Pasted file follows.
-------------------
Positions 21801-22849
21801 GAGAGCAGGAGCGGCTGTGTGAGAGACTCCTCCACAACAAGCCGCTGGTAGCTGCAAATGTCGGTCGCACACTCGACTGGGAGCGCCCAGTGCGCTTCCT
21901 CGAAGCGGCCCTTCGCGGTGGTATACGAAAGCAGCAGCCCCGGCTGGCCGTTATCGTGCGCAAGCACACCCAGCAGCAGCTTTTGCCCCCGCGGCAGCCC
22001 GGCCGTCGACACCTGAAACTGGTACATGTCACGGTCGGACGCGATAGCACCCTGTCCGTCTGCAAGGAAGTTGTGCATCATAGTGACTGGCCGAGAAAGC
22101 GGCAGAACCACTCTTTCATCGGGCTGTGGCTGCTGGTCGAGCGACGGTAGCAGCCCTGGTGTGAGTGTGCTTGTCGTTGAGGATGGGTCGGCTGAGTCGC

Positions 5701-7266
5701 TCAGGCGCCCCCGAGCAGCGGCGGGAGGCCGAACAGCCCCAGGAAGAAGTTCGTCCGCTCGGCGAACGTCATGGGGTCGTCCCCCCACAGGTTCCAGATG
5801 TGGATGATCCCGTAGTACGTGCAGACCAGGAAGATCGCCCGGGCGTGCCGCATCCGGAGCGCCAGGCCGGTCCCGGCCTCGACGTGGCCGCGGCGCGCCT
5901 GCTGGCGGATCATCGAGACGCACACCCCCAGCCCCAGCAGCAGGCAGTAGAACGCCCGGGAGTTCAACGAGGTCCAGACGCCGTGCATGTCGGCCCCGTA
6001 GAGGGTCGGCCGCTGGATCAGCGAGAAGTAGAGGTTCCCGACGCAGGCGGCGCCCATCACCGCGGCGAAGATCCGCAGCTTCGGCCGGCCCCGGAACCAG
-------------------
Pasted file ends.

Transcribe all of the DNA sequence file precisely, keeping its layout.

Positions 21801-22849
21801 GAGAGCAGGAGCGGCTGTGTGAGAGACTCCTCCACAACAAGCCGCTGGTAGCTGCAAATGTCGGTCGCACACTCGACTGGGAGCGCCCAGTGCGCTTCCT
21901 CGAAGCGGCCCTTCGCGGTGGTATACGAAAGCAGCAGCCCCGGCTGGCCGTTATCGTGCGCAAGCACACCCAGCAGCAGCTTTTGCCCCCGCGGCAGCCC
22001 GGCCGTCGACACCTGAAACTGGTACATGTCACGGTCGGACGCGATAGCACCCTGTCCGTCTGCAAGGAAGTTGTGCATCATAGTGACTGGCCGAGAAAGC
22101 GGCAGAACCACTCTTTCATCGGGCTGTGGCTGCTGGTCGAGCGACGGTAGCAGCCCTGGTGTGAGTGTGCTTGTCGTTGAGGATGGGTCGGCTGAGTCGC

Positions 5701-7266
5701 TCAGGCGCCCCCGAGCAGCGGCGGGAGGCCGAACAGCCCCAGGAAGAAGTTCGTCCGCTCGGCGAACGTCATGGGGTCGTCCCCCCACAGGTTCCAGATG
5801 TGGATGATCCCGTAGTACGTGCAGACCAGGAAGATCGCCCGGGCGTGCCGCATCCGGAGCGCCAGGCCGGTCCCGGCCTCGACGTGGCCGCGGCGCGCCT
5901 GCTGGCGGATCATCGAGACGCACACCCCCAGCCCCAGCAGCAGGCAGTAGAACGCCCGGGAGTTCAACGAGGTCCAGACGCCGTGCATGTCGGCCCCGTA
6001 GAGGGTCGGCCGCTGGATCAGCGAGAAGTAGAGGTTCCCGACGCAGGCGGCGCCCATCACCGCGGCGAAGATCCGCAGCTTCGGCCGGCCCCGGAACCAG